About Joan Stewart

Publicity expert Joan Stewart, a PR mentor aka The Publicity Hound, works with small business owners who need free publicity to promote their expertise. She shows you how to establish your credibility, enhance your reputation, position yourself as an expert, and sell more products and services. To receive her free DIY publicity tips twice a week, subscribe here. See all the ways you can work with Joan. Or contact her and ask a burning question about PR, self-promotion or social media.

How a sink of dirty dishwater sparks my creativity

Cute girl washing the dishesWhen I can’t think of a clever idea for an article that’s due tomorrow, and my brain is stuck in neutral, I leave the office in my home and head for the kitchen.

I squirt Palmolive into the sink and fill it with hot water. Then I reach for my scrub brush and start working.

Twenty minutes later, I have my idea!

Sometimes it pops into my head as I’m concentrating on only one task: scraping the dried gunk off the bottom of a casserole dish. Other times, it comes to me when I’m scrubbing the sink with cleanser.

I think of ideas for blog posts, new products, fun promotions and compelling items for my newsletter about free publicity. I think of people to interview, projects to start and clever ways to solve problems that have been bugging me. 

There’s nothing quite like a sink full of sudsy water, dirty dishes and some elbow grease to make the creative juices flow.

Why I Don’t Own a Dishwasher

When I moved several years ago from a house that had a dishwasher into this one, which didn’t, I put off buying one until I remodel the kitchen. That project hasn’t happened yet.

But all those ideas have. So why ruin a good thing?

It took awhile—a few years, in fact—to understand that my inspiration comes when I’m in or near water, usually in front of the sink. And washing the dishes, my Number One creativity exercise, is faster and more efficient than driving to the day spa mid-afternoon for a dip in the pool.

Researchers say I’m not alone.

Why Water Makes Us Better at What We Do

Dr. Wallace J. Nichols, a marine biologist and conservationist, has explored the connection between humans and water. He calls it “blue mind,” the mildly meditative state our brains enter when we’re exposed to water. Scientists have also discovered that the brain, which consists of 75 percent water, prefers the color blue above all others and that water helps us focus.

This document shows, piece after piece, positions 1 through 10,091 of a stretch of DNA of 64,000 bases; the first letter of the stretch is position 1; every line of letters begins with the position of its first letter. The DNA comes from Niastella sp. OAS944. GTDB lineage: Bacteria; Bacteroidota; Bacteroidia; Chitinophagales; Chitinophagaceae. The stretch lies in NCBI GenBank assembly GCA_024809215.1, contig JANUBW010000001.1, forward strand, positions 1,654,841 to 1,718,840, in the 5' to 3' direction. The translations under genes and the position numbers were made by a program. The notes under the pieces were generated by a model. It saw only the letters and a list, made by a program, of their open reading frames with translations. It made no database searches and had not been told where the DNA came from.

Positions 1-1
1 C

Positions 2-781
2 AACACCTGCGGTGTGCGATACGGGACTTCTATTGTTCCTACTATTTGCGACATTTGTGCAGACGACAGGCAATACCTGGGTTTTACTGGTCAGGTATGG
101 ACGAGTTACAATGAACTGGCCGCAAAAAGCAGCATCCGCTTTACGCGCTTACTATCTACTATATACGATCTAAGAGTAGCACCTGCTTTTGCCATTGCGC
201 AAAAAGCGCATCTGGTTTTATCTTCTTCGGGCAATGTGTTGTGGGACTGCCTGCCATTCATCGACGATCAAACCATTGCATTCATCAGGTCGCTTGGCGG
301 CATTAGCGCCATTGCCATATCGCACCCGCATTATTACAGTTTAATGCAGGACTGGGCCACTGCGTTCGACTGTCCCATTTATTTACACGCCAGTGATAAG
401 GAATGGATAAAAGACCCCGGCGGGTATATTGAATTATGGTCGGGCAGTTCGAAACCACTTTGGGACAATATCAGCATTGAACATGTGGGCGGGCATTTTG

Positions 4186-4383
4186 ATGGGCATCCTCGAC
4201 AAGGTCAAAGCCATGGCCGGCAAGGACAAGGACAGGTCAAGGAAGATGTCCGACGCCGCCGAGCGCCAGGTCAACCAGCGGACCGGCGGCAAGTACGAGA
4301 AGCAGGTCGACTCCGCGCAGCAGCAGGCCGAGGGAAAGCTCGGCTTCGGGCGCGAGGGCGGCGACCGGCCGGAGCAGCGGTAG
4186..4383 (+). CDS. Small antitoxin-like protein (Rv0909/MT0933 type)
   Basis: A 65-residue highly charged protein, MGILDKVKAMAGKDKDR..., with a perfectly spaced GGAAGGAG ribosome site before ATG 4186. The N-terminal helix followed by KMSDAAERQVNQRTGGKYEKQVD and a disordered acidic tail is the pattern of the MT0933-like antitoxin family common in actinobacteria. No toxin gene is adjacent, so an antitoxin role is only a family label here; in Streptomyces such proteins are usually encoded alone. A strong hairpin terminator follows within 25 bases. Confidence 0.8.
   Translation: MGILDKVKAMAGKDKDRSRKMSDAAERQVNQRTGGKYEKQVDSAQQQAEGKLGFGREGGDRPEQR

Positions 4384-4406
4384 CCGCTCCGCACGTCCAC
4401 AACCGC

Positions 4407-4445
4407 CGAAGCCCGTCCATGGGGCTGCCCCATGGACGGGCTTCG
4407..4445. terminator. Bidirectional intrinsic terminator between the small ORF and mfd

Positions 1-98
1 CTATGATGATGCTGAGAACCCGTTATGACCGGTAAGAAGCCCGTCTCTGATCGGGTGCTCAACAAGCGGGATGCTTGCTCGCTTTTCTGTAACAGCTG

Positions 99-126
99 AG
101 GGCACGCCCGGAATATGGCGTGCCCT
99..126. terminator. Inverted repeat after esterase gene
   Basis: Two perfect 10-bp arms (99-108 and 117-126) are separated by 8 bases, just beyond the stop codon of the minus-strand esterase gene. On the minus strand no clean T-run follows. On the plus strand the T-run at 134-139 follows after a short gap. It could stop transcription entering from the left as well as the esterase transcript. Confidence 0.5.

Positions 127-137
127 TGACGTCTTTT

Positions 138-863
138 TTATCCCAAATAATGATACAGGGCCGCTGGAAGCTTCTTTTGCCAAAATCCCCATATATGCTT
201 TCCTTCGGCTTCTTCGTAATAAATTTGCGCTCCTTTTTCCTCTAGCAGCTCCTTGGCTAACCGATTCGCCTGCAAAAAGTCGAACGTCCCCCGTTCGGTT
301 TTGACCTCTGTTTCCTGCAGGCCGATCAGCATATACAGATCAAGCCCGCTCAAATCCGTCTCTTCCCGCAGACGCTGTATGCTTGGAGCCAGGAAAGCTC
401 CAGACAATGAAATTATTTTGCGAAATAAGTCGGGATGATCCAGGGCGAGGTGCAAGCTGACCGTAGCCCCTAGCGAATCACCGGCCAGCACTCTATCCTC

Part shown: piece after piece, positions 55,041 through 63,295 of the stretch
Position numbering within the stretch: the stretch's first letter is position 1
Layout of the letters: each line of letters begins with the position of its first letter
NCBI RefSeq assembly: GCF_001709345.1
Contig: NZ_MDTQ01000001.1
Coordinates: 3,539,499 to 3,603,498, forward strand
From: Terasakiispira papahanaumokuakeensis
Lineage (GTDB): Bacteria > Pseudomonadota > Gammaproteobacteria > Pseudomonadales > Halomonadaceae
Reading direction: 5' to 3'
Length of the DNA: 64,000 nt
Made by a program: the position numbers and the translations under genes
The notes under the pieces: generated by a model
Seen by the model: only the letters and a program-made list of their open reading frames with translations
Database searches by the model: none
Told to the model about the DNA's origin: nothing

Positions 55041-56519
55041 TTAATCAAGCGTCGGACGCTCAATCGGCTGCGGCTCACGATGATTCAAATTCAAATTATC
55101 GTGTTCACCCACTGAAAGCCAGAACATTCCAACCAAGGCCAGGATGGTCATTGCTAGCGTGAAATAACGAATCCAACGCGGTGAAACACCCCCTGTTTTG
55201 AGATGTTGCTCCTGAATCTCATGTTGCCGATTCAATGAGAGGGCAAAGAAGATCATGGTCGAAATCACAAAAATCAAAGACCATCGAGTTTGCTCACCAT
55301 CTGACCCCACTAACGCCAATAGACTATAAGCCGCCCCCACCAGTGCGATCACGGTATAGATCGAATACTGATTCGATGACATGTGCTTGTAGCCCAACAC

Why does being on, under or simply near water put us so at ease? Why does it open our minds to creative ideas?

Dr. Nichols says our overstimulated brains filter and process information fed to us on screens that are everywhere—on our living room walls, on our our desks, on our laps and in our hands.

“They’re sending information and emitting sounds,” he says.

Being at or near water, without a screen in front of us or other distractions, gives our brain a chance to rest.

“But it doesn’t go to sleep,” he says. “It keeps going and working on your stuff. It becomes creative.”

blue-mindHe is the author of Blue Mind: The Surprising Science That Shows How Being Near, In, On, or Under Water Can Make You Happier, Healthier, More Connected, and Better at What You Do.

It combines cutting-edge neuroscience with compelling personal stories from top athletes, leading scientists, military veterans and creative artists. They explain how being near water improves their performance, makes them calmer, diminishes anxiety and leads to their professional success.

Ours too. Here’s a clip from “CBS This Morning” that features Dr. Nichols and his research.



Oliver Sacks, a brain researcher and writer, has said he gets his best ideas swimming. He keeps a waterproof notebook nearby on a dock in the lake, or on the side of the pool so he can write down his new theories and ideas. 

Authors and writers, what sparks your creativity?

Artists, what do you keep nearby, inside your studio, that inspires you?

Entrepreneurs, what triggers your ideas?

Scientists, researchers and engineers, if you don’t  jump in the pool to spark creative solutions to problems, what do you do? 

The Comments section awaits….

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Releated Articles:

10 Creative People Share What Inspires Them

What Inspires the Most Creative People We Know

25 Inspiring Quotes for Creative People

Characteristis of Highly Creative People

Dog Tweets of the Week– #AmazonCart – Add items to your Cart without leaving Twitter

twitter birdHere are my Top 10 tweets from this past week, great for retweeting! If you missed these, follow The Publicity Hound on Twitter.

#AmazonCart – Add items to your Cart without leaving Twitter.
#AmazonCart is easy to use – when you discover a tweet with an Amazon.com product link, simply reply to that tweet with “#AmazonCart”, and the product will be added to your Amazon.com Shopping Cart.

How ‘offline’ PR has changed
It’s not enough to only concentrate on the task at hand anymore. Try to always look ahead and see how you can combine offline and online PR to always stay relevant in your community’s mind.

Tips for Making Sure Editors Don’t Skip Over Your Email Pitch
Take some time to research the writer you are emailing. Find out what type of writing style they prefer, and tailor your subject to their interests. At the same time, avoid being too friendly. If an editor is offended, annoyed, or otherwise bothered by your emails, he or she will blacklist you. Getting sent straight to spam is a very bad thing if that person is the gatekeeper to a major digital publisher.